Browsing named entities in Thomas Wentworth Higginson, Letters and Journals of Thomas Wentworth Higginson. You can also browse the collection for Newburyport (Massachusetts, United States) or search for Newburyport (Massachusetts, United States) in all documents.

Your search returned 18 results in 4 document sections:

Thomas Wentworth Higginson, Letters and Journals of Thomas Wentworth Higginson, Chapter 1: Cambridge and Newburyport (search)
Chapter 1: Cambridge and Newburyport To Miss Nancy Storrow: May 17, 1844 Dear Aunty: I In 1847 Higginson made sundry visits at Newburyport preparatory to settling there as pastor of oners. March 5, 1847 My second visit to Newburyport was singularly analogous to the first. Theup the fine long street joining Newbury and Newburyport, past Lord Timothy's house with the statues there you would go there again. Instantly Newburyport stock rose fifty per cent in my mind. School days, Sam Johnson, were written from Newburyport. June, 1847 Dear Sam: . . . I feel muchrote weekly chronicles of his experiences. Newburyport, Sunday, December 28 Dearest Mother: Myon slavery finally led to his resignation. Newburyport, September, 1849 This letter opens very . Morss, the editor and thinker-general for Newburyport, who has always fought my views vigorously,wth-num [Frothingham] (this is the accurate Newburyport pronunciation).... Up here we are quite
Thomas Wentworth Higginson, Letters and Journals of Thomas Wentworth Higginson, Chapter 2: the Worcester period (search)
ch, as you may imagine, has delighted me much. It is called In a Cellar and will appear in December. A few months later he wrote: We had a nice time in Newburyport. I enjoyed seeing the little authoress more than anything; it seemed just like Fanny Burney of whom we had been reading. She was very modest and humble about and proposed her health in wine, with a little speech, to which she replied; and at the close all the girls escorted her home; quite a pretty little ovation for Newburyport.... One of the first things she did with the price of the story was to get a bouquet of flowers for Mary [Mrs. Higginson], which was a pleasant thing. She is a the little I have done for her. Mrs. Spofford kindly brought the editor some letters which Mr. Higginson had written to her at various times after leaving Newburyport. Here are a few hints to his young friend about the books she should read: We see how few people live in Nature by the rarity of any real glimpse of it i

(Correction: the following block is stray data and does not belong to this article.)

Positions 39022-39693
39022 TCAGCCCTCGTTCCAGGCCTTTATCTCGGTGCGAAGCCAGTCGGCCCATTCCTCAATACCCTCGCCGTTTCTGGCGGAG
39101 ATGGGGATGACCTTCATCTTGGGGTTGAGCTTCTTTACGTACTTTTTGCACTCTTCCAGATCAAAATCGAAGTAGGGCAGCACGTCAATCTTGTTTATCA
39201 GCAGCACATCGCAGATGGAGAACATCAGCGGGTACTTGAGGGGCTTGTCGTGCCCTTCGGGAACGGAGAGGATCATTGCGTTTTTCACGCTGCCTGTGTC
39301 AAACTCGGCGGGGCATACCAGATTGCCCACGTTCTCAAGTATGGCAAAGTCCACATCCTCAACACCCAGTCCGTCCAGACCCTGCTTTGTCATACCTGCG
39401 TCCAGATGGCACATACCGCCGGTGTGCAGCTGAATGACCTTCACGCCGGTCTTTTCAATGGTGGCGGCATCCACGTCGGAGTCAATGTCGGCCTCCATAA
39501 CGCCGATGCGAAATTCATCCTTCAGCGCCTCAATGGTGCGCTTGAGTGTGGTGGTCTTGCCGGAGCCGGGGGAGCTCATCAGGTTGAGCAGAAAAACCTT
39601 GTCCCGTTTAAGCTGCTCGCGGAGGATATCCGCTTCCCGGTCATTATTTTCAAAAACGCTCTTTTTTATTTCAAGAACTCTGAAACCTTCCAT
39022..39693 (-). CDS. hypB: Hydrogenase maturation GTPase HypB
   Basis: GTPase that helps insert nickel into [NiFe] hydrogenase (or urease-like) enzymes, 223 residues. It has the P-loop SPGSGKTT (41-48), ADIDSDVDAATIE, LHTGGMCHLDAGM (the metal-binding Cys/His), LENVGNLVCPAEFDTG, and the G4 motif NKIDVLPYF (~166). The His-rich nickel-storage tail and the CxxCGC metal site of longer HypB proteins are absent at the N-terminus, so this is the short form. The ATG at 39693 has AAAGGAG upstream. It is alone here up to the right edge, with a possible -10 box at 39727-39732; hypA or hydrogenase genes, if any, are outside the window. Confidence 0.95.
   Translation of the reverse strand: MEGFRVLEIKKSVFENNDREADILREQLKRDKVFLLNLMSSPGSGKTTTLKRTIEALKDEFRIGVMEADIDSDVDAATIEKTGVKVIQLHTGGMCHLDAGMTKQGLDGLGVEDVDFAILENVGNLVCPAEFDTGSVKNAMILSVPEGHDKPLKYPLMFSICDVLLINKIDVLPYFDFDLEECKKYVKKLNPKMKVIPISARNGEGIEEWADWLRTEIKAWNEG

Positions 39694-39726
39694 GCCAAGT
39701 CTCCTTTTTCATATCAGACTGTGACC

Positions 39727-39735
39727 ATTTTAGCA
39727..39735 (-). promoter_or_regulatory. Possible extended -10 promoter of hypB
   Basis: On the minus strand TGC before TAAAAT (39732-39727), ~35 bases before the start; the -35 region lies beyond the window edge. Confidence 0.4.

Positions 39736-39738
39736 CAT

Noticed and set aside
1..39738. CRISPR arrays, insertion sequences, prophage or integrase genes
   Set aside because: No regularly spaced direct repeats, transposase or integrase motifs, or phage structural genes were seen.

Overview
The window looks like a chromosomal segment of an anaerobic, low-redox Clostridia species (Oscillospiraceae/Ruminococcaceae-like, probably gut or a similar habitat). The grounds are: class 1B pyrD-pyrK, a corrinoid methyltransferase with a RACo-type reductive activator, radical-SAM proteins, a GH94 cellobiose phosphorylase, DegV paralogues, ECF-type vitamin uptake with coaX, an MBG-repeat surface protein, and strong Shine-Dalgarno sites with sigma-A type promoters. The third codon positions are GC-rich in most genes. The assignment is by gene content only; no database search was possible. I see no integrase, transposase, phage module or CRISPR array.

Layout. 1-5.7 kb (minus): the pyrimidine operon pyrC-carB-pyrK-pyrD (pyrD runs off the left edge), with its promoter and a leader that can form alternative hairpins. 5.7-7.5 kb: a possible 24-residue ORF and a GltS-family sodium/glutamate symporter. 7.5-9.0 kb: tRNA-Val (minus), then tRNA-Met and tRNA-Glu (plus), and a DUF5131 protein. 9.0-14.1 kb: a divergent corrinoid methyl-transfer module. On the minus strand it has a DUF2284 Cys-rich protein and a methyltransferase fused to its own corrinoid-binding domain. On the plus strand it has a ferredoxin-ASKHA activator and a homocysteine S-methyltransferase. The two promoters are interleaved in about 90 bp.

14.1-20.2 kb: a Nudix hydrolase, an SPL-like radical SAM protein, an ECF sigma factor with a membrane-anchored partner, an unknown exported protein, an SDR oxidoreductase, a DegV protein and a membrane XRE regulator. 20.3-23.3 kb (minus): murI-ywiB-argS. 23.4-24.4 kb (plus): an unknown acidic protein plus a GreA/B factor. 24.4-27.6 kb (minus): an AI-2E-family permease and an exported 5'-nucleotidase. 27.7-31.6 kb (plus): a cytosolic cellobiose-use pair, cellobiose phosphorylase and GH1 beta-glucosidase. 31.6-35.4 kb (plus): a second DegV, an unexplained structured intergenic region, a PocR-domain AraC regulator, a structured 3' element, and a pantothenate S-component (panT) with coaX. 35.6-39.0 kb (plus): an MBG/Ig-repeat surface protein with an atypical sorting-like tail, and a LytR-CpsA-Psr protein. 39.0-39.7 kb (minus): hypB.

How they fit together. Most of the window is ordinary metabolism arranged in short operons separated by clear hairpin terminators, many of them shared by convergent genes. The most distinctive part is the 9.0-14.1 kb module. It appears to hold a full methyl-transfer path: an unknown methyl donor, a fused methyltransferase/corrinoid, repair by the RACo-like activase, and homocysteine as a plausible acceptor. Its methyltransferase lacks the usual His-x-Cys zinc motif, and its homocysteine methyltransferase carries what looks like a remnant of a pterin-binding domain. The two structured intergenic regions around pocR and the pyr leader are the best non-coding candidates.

Thomas Wentworth Higginson, Letters and Journals of Thomas Wentworth Higginson, Chapter 3: Journeys (search)
of his which happened to be in port, and while they were fitting her out with provisions, spare sails, spars, etc., another messenger came from the north signal station, announcing that the vessels were a brig and a schooner, both American. In an hour they both came slowly in by the north passage, as predicted, only that the schooner turned out a barque, partially dismantled. The brig came to anchor before dark, and as her stern swung round we read with the glass the familiar name of Newburyport, the vessel being the venerable Keying, one of old Captain Cushing's great brigs. ... In Captain Cook, who came ashore the next day, I recognized a familiar face, and I could safely congratulate my former townsman for his success in weathering the storm with only the loss of a bowsprit and topmast and some damage to the rudder. He was also favored above all the succeeding vessels by being admitted to quarantine. . . . The poor barque was less fortunate, and when I went alongside of h
Thomas Wentworth Higginson, Letters and Journals of Thomas Wentworth Higginson, Index. (search)
on Quakers, 236; on housekeeping, 250, 251; death, 277. Higginson, Thomas Wentworth, returns to Cambridge, 1-5; at Newburyport, 5-43; conversation with Whittier, 7-11; on immigrants, 14; Samuel Johnson, 14-17, 51; religious ideas, 15-17; Christm2, 93. Nasby, Petroleum, 244. Negroes, accounts of, 183, 184, 193, 194, 197, 199, 207-21; on tactics, 203, 204. Newburyport, early, 5-43. Newport, R. I., early, 224-32, 235-74; Town and Country Club, 230, 231, 234; scenery of, 247-49. Nsentiment, 165, 166, 264; Higginson's accounts of, 183-92, 217. Sparks, Jared, 267. Spofford, Harriet Prescott, in Newburyport, 103, 104; advice about reading, 105, 106; at Atlantic dinner, 106-11. Sprague, Lt.-Col. A. B.R., 179; description D., 119; Channing on, 42, 43; described, 94; works of, 105. Todd, Mabel Loomis, letters to, 331. Tracys, the, of Newburyport, 7. Tubman, Harriet, fugitive slave, 81, Tukey, Marshal, and temperance, 41, 42. U Urso, Camille, violinis